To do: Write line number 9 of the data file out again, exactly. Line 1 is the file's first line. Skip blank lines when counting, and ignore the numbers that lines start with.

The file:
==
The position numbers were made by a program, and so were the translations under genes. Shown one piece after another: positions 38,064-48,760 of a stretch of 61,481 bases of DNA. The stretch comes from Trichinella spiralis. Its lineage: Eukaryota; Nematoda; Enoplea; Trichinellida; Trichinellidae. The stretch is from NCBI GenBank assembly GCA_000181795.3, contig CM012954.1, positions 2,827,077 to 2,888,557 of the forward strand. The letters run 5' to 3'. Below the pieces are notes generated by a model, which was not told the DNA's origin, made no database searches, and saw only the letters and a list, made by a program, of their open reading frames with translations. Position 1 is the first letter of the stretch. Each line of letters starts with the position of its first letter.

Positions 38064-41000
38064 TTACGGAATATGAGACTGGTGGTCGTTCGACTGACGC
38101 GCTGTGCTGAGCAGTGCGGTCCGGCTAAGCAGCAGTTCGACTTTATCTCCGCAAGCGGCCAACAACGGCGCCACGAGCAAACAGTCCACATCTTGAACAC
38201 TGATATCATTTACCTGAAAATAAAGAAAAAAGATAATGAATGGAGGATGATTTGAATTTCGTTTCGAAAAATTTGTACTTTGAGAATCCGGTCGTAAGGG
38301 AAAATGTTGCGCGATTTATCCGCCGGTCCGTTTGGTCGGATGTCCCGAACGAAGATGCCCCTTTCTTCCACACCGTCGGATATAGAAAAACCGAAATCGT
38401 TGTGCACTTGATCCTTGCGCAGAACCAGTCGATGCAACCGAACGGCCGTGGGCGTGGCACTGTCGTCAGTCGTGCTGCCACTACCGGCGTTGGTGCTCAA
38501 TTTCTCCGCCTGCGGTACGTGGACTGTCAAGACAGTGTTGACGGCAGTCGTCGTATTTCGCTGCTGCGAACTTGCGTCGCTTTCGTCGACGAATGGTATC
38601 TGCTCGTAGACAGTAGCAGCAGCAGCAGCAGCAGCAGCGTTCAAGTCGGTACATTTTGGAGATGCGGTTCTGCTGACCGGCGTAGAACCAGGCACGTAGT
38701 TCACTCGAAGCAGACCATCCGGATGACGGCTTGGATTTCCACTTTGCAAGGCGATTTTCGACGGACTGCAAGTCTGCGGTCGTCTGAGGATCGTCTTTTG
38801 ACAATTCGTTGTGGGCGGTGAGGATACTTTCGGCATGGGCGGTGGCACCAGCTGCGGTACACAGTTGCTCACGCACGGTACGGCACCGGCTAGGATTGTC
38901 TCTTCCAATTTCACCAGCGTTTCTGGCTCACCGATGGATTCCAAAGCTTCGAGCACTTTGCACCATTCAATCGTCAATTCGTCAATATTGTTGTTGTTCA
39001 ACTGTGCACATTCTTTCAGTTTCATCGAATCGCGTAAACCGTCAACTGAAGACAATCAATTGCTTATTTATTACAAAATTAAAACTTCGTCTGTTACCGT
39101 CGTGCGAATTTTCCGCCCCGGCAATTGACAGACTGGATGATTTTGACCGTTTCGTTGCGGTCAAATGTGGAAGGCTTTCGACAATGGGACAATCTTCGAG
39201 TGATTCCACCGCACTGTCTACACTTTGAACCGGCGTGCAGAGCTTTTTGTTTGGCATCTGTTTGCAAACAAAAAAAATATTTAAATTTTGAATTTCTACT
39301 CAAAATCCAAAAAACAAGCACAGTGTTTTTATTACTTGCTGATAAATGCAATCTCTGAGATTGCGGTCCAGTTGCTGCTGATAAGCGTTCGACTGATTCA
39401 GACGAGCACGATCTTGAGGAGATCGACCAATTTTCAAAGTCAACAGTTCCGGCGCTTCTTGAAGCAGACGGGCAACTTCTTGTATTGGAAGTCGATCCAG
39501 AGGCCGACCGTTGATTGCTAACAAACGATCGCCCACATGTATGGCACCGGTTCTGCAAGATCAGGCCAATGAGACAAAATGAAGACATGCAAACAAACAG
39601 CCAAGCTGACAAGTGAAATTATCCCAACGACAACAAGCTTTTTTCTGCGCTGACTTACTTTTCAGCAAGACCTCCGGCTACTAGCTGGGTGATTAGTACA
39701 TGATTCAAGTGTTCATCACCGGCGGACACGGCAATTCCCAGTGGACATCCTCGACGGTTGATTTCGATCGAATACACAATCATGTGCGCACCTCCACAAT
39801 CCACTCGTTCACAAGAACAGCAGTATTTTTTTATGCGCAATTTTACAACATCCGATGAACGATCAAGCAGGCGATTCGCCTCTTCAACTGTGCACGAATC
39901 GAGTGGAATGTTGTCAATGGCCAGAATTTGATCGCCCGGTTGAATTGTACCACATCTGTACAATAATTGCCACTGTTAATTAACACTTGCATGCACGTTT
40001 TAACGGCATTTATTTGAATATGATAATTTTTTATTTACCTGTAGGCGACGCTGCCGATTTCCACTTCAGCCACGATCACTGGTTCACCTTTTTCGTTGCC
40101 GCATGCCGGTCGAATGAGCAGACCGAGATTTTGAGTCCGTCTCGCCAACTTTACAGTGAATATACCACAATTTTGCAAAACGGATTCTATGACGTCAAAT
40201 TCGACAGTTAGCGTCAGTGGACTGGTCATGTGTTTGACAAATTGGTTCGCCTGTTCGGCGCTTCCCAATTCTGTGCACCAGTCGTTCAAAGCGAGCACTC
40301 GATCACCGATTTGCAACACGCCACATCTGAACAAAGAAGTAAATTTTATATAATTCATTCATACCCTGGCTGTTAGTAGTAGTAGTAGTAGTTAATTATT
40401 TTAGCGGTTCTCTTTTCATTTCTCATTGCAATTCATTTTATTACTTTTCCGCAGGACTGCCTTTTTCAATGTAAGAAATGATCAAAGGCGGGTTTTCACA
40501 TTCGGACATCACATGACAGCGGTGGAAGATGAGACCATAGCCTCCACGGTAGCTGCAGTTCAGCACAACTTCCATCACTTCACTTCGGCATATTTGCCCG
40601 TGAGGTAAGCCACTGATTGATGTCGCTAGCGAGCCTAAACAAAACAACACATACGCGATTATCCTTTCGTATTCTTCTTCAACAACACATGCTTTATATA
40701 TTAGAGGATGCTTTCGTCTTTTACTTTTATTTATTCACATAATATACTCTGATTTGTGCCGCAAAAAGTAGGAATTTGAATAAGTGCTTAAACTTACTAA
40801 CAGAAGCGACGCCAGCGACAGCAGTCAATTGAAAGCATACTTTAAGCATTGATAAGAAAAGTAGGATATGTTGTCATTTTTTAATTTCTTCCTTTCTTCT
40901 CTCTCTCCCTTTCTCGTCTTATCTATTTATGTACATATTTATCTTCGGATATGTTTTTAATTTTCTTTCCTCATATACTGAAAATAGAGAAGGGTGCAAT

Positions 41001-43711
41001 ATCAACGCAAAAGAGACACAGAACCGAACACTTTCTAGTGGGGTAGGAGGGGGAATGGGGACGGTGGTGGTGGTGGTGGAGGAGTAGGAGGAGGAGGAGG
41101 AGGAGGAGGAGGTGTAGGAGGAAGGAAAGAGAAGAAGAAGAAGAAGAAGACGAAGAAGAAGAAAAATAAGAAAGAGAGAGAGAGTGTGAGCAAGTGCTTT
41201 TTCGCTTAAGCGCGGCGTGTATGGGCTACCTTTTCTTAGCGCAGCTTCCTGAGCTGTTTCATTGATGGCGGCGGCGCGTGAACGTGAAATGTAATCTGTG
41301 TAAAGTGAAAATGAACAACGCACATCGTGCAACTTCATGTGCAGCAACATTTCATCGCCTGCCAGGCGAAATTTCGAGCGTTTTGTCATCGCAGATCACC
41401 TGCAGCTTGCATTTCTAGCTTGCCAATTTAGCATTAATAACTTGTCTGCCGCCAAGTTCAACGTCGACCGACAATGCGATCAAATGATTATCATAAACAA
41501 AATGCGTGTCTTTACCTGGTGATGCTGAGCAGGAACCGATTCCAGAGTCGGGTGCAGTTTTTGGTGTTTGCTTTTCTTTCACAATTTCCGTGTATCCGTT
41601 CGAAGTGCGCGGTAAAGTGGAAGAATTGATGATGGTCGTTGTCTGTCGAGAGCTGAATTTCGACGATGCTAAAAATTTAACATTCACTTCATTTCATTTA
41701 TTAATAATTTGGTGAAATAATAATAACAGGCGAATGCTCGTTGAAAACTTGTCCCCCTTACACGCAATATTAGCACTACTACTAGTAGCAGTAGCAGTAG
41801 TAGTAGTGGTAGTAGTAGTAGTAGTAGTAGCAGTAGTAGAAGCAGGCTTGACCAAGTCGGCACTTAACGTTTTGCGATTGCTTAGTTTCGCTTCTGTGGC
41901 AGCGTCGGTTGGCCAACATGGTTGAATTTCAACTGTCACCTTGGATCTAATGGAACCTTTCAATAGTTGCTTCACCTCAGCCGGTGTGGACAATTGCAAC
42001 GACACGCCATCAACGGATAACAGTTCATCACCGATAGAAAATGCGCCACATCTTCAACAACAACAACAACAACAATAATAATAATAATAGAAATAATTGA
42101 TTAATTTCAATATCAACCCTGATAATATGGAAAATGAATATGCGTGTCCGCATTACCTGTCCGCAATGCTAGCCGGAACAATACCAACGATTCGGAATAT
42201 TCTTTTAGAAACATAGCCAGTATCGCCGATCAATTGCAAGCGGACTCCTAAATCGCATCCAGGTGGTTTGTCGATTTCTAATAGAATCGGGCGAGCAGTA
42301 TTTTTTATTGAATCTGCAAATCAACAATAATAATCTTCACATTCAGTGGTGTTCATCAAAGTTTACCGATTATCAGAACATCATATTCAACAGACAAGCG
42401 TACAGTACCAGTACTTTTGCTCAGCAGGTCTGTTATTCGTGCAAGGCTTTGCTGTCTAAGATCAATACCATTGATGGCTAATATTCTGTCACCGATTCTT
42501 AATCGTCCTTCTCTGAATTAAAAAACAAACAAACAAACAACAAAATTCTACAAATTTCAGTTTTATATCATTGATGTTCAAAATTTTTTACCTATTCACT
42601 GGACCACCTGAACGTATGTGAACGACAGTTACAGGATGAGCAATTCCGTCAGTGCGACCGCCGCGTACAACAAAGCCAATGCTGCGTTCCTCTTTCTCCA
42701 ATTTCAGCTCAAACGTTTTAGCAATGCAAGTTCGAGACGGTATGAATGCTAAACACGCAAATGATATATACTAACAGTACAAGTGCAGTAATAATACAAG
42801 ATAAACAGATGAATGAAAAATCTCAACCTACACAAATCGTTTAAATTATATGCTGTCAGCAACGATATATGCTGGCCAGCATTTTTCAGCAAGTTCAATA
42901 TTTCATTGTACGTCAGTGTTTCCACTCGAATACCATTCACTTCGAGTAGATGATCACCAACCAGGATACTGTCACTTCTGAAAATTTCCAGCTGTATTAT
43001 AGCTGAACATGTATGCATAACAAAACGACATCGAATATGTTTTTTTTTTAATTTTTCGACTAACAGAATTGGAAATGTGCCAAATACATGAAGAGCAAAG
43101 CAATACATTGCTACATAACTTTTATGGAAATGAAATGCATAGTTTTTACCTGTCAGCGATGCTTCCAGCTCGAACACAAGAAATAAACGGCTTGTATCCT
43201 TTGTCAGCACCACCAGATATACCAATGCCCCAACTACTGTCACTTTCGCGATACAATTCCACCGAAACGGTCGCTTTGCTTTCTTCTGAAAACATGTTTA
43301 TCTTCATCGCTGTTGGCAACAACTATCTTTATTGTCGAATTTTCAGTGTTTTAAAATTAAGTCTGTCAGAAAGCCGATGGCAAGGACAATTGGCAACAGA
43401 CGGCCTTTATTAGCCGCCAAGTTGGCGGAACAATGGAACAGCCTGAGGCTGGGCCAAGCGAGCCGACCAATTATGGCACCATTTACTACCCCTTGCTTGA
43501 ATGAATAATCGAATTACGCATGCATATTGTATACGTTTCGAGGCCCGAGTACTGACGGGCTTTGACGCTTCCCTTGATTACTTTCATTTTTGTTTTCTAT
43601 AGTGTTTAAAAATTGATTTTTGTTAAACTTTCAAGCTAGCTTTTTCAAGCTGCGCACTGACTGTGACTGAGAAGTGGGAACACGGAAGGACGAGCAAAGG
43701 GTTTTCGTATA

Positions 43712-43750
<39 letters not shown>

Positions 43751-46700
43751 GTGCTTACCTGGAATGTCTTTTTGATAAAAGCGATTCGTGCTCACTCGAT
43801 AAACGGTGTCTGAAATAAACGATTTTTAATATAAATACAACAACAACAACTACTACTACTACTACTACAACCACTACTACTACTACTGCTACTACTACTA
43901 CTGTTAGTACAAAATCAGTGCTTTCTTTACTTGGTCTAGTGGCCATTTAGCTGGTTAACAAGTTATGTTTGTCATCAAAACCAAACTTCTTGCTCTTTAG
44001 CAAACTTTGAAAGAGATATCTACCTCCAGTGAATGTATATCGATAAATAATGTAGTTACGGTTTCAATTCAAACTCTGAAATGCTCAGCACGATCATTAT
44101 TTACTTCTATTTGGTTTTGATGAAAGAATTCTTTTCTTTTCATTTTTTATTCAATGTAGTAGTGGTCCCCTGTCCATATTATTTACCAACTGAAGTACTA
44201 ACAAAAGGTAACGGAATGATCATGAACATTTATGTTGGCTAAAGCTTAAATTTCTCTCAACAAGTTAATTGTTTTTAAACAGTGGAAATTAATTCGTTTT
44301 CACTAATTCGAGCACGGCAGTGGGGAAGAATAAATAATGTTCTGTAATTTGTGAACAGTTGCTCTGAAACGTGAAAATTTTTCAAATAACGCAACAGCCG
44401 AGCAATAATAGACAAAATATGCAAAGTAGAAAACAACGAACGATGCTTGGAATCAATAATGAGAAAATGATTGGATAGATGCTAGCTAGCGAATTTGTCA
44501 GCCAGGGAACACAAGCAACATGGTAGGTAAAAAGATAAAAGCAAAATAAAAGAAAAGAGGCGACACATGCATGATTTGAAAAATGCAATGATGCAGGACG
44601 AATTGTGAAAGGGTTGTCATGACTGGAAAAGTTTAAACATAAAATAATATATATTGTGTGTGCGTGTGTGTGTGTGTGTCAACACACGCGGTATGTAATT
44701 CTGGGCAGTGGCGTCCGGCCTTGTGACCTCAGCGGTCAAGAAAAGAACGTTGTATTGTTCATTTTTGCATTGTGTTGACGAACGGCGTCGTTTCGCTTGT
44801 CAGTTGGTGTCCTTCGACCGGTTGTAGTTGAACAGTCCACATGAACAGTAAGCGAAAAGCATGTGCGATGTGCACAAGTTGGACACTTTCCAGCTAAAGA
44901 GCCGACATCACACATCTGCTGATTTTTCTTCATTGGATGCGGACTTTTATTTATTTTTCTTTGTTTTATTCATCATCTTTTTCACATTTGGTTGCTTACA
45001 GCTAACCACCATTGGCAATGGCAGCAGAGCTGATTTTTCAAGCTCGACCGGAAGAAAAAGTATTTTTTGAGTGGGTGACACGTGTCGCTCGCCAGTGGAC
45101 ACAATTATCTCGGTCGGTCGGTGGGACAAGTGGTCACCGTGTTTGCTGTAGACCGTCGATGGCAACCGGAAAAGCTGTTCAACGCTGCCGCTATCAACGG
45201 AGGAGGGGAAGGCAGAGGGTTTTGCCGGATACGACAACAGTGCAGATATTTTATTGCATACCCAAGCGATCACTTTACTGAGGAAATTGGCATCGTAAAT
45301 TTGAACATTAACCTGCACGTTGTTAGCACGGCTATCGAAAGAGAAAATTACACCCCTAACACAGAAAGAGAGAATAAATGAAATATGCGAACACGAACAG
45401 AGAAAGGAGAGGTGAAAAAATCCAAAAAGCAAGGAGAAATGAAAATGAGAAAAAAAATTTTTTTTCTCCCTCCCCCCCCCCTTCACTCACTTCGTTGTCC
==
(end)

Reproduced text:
38601 TGCTCGTAGACAGTAGCAGCAGCAGCAGCAGCAGCAGCGTTCAAGTCGGTACATTTTGGAGATGCGGTTCTGCTGACCGGCGTAGAACCAGGCACGTAGT